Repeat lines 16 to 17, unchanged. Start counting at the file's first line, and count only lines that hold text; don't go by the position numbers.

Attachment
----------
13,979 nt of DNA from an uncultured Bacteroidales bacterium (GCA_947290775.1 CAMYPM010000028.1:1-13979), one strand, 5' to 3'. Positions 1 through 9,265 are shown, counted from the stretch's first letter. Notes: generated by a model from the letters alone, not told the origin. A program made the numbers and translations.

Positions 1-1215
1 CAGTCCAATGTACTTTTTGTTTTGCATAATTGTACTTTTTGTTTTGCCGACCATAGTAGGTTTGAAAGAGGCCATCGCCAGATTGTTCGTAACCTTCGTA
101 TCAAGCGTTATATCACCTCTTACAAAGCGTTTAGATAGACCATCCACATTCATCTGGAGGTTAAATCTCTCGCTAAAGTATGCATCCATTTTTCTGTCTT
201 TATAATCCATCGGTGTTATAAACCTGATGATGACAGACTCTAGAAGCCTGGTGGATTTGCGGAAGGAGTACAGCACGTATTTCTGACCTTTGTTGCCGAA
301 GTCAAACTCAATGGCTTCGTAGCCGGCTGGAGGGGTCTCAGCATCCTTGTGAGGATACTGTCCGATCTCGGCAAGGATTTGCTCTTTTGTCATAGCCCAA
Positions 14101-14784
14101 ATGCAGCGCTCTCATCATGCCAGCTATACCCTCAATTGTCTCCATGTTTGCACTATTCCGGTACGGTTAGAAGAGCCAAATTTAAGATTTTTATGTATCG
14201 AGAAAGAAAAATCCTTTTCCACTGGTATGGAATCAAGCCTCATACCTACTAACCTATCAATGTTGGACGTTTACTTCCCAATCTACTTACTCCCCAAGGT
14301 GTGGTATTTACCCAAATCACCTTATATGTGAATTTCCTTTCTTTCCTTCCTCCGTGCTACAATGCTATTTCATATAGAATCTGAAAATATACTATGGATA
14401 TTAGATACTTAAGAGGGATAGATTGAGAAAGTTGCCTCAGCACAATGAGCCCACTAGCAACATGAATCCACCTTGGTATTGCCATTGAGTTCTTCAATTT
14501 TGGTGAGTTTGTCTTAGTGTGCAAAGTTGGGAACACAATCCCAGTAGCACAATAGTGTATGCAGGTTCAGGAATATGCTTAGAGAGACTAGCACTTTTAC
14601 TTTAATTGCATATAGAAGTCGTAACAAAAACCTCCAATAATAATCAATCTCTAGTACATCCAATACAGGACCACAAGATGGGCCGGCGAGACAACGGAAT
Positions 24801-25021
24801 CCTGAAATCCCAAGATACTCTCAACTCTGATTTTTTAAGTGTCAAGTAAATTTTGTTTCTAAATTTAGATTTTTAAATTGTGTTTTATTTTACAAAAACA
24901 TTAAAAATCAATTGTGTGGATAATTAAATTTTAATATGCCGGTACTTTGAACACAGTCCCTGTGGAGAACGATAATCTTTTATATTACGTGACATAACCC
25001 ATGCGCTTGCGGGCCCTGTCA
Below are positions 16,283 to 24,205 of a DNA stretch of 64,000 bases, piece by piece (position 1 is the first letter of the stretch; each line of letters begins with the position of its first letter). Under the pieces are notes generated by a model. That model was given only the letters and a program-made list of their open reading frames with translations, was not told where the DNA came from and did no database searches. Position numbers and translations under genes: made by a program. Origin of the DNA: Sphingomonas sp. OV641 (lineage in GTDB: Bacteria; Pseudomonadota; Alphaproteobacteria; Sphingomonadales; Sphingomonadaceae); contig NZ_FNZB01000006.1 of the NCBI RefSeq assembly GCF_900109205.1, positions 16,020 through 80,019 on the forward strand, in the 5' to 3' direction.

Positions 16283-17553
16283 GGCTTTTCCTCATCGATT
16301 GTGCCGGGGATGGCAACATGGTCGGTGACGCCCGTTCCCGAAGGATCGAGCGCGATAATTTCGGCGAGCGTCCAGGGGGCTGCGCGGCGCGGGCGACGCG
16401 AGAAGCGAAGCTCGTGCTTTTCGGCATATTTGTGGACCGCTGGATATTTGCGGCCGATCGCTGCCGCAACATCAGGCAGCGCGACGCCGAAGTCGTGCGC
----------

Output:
24901 TTAAAAATCAATTGTGTGGATAATTAAATTTTAATATGCCGGTACTTTGAACACAGTCCCTGTGGAGAACGATAATCTTTTATATTACGTGACATAACCC
25001 ATGCGCTTGCGGGCCCTGTCA